Designed by renowned Bay Area architects William C. Hays and Walter H. Ratcliff Jr., the warm water pool and the gymnasium are both eligible for the National Register of Historic Places. Founded in 1929, it is the only public heated pool in the East Bay. 

The South of Bancroft Master Plan—which was approved by the school board in January—proposes to demolish the old gymnasium that houses the warm water pool at the very end of the project, which the school district says will give them time to work on a plan with the city to save the pool. 

But for the Daniels, the Susanas and the Susies who have found a lifeline in the confines of the warm pool’s therapeutic waters, the battle continues daily to save the only thing that is keeping them alive every day. 

More than 400 people swim at the warm pool daily, and not all are disabled seniors. 

There’s 20-month-year-old Colin Larkin who loves to kick and paddle and blow bubbles at 88-year-old Dave Marshall. Like Colin, a host of other kids are part of the Berkeley Recreation Department’s highly regarded Special Needs Aquatic Program (SNAP) that serves disabled children.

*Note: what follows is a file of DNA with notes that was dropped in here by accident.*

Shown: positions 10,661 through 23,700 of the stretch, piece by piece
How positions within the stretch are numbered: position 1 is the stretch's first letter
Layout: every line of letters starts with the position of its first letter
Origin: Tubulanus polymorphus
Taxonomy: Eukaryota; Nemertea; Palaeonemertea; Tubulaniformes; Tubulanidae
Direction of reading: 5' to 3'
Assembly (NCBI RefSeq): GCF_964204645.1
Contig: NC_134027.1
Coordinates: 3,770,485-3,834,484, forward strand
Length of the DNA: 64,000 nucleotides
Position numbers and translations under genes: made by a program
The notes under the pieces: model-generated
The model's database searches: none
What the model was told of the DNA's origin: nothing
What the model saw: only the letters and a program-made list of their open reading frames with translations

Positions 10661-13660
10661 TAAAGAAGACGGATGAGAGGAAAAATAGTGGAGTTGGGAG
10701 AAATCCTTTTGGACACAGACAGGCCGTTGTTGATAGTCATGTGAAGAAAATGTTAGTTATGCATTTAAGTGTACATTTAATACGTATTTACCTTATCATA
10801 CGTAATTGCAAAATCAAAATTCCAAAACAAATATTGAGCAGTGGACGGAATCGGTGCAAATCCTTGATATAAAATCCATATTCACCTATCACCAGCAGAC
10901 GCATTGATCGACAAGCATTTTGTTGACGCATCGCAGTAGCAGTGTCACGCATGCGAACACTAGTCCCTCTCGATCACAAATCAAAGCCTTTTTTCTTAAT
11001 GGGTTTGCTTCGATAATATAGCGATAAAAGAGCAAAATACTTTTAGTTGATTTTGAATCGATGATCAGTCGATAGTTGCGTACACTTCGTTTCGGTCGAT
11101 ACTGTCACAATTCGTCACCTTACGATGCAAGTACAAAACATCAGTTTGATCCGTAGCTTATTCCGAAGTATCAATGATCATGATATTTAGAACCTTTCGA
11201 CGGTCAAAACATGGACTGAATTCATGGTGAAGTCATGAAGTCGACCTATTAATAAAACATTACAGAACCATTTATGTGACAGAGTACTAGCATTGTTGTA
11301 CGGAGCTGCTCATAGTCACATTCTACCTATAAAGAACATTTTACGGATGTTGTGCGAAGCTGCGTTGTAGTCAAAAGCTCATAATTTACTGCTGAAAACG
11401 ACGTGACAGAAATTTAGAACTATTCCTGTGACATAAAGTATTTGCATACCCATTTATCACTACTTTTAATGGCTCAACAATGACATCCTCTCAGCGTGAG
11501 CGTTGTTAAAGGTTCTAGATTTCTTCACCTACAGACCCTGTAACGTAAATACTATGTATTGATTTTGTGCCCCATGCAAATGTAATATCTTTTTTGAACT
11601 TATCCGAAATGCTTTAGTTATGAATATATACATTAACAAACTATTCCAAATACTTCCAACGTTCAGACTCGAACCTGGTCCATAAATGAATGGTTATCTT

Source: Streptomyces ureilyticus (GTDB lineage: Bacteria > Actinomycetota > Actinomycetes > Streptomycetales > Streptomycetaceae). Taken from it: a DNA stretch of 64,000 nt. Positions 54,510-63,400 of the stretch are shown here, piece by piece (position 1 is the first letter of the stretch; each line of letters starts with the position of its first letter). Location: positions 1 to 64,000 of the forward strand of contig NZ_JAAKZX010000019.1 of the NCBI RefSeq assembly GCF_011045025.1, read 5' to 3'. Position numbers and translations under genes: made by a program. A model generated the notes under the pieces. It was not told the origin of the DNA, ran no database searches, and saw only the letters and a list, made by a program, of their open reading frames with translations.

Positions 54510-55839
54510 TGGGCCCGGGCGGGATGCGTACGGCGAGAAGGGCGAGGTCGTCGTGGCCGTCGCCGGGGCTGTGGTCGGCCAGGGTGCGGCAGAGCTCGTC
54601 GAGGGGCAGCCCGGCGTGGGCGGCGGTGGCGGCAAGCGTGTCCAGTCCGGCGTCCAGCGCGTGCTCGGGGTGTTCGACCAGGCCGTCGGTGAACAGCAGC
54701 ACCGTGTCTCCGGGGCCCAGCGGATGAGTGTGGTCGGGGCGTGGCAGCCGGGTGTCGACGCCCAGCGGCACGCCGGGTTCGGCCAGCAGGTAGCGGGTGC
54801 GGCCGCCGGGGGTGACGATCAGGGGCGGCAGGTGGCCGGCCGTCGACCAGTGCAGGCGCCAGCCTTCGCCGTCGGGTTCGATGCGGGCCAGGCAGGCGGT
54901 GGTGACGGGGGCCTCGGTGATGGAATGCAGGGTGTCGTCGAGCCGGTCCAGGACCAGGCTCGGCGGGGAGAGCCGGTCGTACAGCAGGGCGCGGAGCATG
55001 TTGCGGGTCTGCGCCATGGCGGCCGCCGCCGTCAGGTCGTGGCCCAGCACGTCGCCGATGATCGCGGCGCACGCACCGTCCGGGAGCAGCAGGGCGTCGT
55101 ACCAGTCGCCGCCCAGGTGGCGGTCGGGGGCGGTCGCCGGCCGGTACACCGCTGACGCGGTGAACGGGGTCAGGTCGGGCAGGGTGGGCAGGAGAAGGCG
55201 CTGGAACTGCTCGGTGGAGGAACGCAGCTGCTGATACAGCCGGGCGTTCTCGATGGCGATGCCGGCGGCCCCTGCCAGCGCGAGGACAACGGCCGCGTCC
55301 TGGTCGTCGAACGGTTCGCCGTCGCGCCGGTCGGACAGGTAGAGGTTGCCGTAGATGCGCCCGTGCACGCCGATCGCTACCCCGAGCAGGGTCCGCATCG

For many, the warm pool is like a sacred ground, a haven which helps them forget not just the pain and suffering, but also the aging process. 

As Iris Gomez (real name changed in the book), 56, says in the last line of her essay: “Despite all my difficulties, I am not willing to give up. It is not my time yet.” 

Reading the pages that Rudman has so painstakingly created is like reading the manuscript of a film—every character jumps out at you from the pages and entwines you in their world. A world that is sans the old, obese, sick and disabled, and is instead filled with love, compassion and, most importantly, hope. 

“I was coming to the pool for 20 years and I realized that I had never heard the stories that brought people here everyday,” Rudman said while exercising in the warm pool Monday.  

“I wanted to hear them and this gave me the opportunity to do so.” 

Rudman, who shows up at every hearing about the warm pool in his wheelchair, had originally wanted to create a petition to show support for the pool. When that didn’t seem strong enough to send the message across, he thought of compiling testimonies.